A Tour of Romanesque Churches in Navarre :
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A Tour of Romanesque Churches in Navarre
A Tour of Romanesque Churches in NavarreBy car, 185 km, 1 day
Pamplona is an excellent point of departure for exploring northwestern Spain's Romanesque churches, built along the Santiago de Compostella pilgrimage route. Leyre Monastery, a spiritual centre in Navarre from the 11C, is located in a magnificent natural setting. The Church of Santa María la Real de Sangüesa was a refuge for pilgrimages from the 12C. Ujué, which hasn't changed since the Middle Ages, contains a partly Gothic sanctuary. Estella, the highpoint of the journey, was chosen to be the residence of the kings of Navarre in the 12C.Customise this route and add it to My travel book
A few capitals from the portals and cloister remain from the early Romanesque church and are in the Museum of Navarre. Inside the cathedral, in front of the gate that closes the sanctuary, stands the alabaster tomb ordered in 1416 by King Charles III the Noble, founder of the cathedral, for himself and his wife. The 14C and 15C cloister houses tombs and sculptures.
Consecrated in 1057, numerous 11C Romanesque elements, such as the sober east end surmounted by a turret, a square tower, three apses and the inner chancel, are still visible in the church. However the finest architectural element is the crypt, built to support the church above. Its structure is massive and its lines pure, with capitals of unusually short shafts. The West Portal is 12C. A wooden chest contains the remains of the first kings of Navarra.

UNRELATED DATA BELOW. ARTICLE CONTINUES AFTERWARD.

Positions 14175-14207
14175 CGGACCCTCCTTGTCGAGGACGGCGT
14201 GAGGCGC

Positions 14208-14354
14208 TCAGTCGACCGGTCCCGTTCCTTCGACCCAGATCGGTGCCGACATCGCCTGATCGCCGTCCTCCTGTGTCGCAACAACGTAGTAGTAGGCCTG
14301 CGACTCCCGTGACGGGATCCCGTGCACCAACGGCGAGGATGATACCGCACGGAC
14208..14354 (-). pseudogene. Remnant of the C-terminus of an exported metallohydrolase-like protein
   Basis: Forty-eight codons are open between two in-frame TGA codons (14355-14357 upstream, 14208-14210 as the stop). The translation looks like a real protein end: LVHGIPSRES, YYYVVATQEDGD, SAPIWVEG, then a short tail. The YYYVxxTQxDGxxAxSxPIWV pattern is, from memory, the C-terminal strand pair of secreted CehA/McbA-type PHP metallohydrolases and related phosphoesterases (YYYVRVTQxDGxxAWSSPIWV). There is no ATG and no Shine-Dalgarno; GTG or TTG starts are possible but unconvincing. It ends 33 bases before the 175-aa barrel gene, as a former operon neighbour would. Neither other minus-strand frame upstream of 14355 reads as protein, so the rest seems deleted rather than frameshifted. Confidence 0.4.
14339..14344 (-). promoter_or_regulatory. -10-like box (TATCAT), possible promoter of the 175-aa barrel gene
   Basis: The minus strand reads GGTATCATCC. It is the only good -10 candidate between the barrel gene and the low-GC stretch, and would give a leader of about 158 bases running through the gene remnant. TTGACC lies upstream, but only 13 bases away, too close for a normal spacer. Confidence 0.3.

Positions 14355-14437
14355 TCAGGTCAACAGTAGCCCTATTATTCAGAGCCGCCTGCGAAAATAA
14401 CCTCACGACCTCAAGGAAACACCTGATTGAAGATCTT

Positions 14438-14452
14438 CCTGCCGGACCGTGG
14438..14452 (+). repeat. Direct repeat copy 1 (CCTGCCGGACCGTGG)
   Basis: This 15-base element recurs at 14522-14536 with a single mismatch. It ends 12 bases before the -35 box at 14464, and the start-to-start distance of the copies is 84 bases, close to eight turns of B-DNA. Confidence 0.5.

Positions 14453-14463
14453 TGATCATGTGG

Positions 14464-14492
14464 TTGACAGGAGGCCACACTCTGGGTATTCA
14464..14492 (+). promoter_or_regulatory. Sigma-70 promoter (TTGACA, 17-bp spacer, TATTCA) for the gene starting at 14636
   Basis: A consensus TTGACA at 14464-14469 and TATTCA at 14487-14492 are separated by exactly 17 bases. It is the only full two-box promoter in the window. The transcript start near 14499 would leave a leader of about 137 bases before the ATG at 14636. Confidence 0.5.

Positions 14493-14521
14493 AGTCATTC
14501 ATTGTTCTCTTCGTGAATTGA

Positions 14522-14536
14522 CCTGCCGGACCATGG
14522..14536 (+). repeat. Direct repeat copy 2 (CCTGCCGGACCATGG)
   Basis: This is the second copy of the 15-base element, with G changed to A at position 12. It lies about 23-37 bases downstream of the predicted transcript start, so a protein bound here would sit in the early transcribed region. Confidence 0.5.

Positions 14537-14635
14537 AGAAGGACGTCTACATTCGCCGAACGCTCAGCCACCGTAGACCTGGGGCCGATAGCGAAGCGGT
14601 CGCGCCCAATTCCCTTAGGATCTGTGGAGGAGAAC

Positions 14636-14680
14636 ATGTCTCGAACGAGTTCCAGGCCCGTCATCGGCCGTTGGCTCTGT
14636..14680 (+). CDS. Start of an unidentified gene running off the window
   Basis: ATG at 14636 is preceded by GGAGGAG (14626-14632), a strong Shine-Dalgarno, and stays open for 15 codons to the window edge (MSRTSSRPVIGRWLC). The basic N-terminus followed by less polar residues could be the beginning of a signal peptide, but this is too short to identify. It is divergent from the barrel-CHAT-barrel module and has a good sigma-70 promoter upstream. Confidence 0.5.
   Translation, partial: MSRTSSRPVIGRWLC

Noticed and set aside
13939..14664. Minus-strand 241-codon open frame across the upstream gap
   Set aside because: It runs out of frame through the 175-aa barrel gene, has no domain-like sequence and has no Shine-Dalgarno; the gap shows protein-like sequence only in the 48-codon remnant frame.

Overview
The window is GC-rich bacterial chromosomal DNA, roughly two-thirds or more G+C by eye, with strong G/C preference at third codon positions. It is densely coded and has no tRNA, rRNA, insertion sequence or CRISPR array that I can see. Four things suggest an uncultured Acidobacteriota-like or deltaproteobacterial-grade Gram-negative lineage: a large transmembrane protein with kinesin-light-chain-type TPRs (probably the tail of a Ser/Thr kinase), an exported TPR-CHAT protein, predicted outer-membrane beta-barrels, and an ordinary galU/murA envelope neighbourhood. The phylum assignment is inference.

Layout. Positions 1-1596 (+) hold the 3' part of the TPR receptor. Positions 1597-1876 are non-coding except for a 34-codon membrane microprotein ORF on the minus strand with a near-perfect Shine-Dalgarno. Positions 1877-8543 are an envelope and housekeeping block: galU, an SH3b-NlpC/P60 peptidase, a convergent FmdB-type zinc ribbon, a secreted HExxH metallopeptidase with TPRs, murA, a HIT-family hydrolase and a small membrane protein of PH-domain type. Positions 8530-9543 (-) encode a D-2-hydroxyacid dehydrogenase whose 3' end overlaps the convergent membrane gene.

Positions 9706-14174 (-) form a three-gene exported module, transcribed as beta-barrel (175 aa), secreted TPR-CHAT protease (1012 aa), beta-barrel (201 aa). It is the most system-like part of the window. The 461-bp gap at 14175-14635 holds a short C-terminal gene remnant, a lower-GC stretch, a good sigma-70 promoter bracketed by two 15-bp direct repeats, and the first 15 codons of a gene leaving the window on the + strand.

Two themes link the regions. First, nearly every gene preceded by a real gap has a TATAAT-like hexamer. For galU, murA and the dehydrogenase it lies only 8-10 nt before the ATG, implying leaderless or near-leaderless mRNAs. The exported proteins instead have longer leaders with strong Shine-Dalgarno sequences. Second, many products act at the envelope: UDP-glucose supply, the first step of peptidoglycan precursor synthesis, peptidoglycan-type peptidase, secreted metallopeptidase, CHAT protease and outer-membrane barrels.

It was built in the 12C and finished in the 13C by the addition of the octagonal tower, a spire and the splendid south doorway. The latter has such an abundance of sculptures that it is astonishing for the sheer variety of subjects and the richness of their expression. Saint Francis Xavier was born in 1506 at Castillo de Javier, 7km to the northeast.
A Romanesque church was built here at the end of the 11C. In the 14C, Charles II the Bad undertook the construction of the Gothic church, although the work had to be stopped and the Romanesque choir remained. The central chapel contains a venerated statue of Santa María la Blanca, in Romanesque style and made from wood covered with silver plate. Every year since the 14C her feast day has been celebrated on the Sunday after the day of St Mark (25 April), with a traditional penitents’ procession.
The origin of this Romanesque chapel, south of Pamplona and a few miles from Puente la Reina, remains unknown. It may have been a funerary chapel on the pilgrim road, as the human bones found there suggest. The outside gallery, now exposed, formerly led to adjoining buildings and was used by pilgrims as a shelter. Isolated in the middle of a field, the chapel is harmonious in proportion and design.
Along the winding streets stand whitewashed façades decorated with rounded doorways, balconies, coats of arms and sculpted corniches. At the top of the village, the Church of San Román has a polylobed 13C portal.
On the spurs of the cliff, the Church stands opposite the Palace of the Kings of Navarre. The building preserves some remarkable parts from the 12C and 13C including the doorway at the top of monumental staircase and the Romanesque cloister.